The character card you see above - artwork care of Sandy! - represents what I'd work towards:

  • Heavy emphasis on cards and counters, much like WFRP 3rd Edition. Players have a character card that they lay in front of them, which they use to "socket" their power cards to.
  • No ability scores (the use of arrays and skills has made them obsolete in 4th Edition, in my opinion). Instead, fixed bonuses for defences, supplemented by class-specific gear cards.
  • An even further boiled-down set of skills: now refined to just four. 
  • Less Hit Points for an even more lethal experience.

Who knows, maybe I'll take it further, and actually write this thing up? Take that as a warning.

Wednesday, 22 February 2012

Enemy Elite: Chudda Feg

This obese cyclops is the bludgeon of the fomorian government. When trouble flares in the crowded slums, Chudda Feg delivers a message spelled out in blood, bile and broken bone. Against the hated eladrin he is a juggernaut, screaming from his trap like a missile flung from a trebuchet.

Chudda was reared in the slave pits of Behol, where his prodigious size and lumpish mind made him a prized gladiator. His fury on the sand caught the eye of the fomorian statesman Magg Ra Bhrune, a rising star in the city’s regime, who took him on as bodyguard. Here he earned a brutish signature: tearing the arms off those who defied his master.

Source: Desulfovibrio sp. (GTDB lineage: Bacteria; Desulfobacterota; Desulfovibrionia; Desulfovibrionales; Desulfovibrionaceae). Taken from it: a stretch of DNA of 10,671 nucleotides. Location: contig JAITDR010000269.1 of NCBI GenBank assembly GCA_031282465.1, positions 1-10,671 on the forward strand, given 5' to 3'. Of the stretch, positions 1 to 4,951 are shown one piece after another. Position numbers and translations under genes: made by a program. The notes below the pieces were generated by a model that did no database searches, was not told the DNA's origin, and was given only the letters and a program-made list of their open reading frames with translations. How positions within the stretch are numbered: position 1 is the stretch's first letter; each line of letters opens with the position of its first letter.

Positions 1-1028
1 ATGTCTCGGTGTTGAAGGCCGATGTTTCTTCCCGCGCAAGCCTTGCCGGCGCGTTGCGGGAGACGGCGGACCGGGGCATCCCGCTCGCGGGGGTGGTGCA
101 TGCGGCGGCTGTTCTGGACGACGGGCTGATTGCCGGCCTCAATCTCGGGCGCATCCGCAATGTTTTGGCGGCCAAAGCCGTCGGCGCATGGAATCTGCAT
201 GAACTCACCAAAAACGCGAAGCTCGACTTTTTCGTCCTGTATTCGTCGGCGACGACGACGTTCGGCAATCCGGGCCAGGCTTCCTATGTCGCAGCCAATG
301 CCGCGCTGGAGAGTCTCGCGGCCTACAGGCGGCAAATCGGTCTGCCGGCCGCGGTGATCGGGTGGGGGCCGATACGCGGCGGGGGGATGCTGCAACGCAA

Chudda’s mutations stem from this dark habit. Sent to intimidate a local drug ring, he stumbled into a meeting with their hidden supplier: an Aboleth working for the Fifth Coil. Undaunted, Chudda exacted his orders, tearing off the Aboleth’s barbed tentacles as his prize. When the Fifth Coil came for him, they grafted those same tentacles onto his shoulders, and held open his one eye to the screaming horror of the Far Realm. His mind shattered, Chudda Feg was thrown back to his master as a crude warning of what was to come. Now, his only use is mayhem. He no longer understands the act of killing: instead, it has become a curious reflex. Who knows what madness whorls in his mind now? What horrors that eye has seen?

This week's artwork comes from Jason Hickey, art director of Cobweb Games and Thoroughly Nice Chap. Jason and his brother Sebastian recently published their own role-playing game, Chronicles of Skin, using money raised from a particularly successful appeal on IndieGoGo. I got my copy through the post the other day, and it's a thing of beauty. Go and buy one for yourself this instant!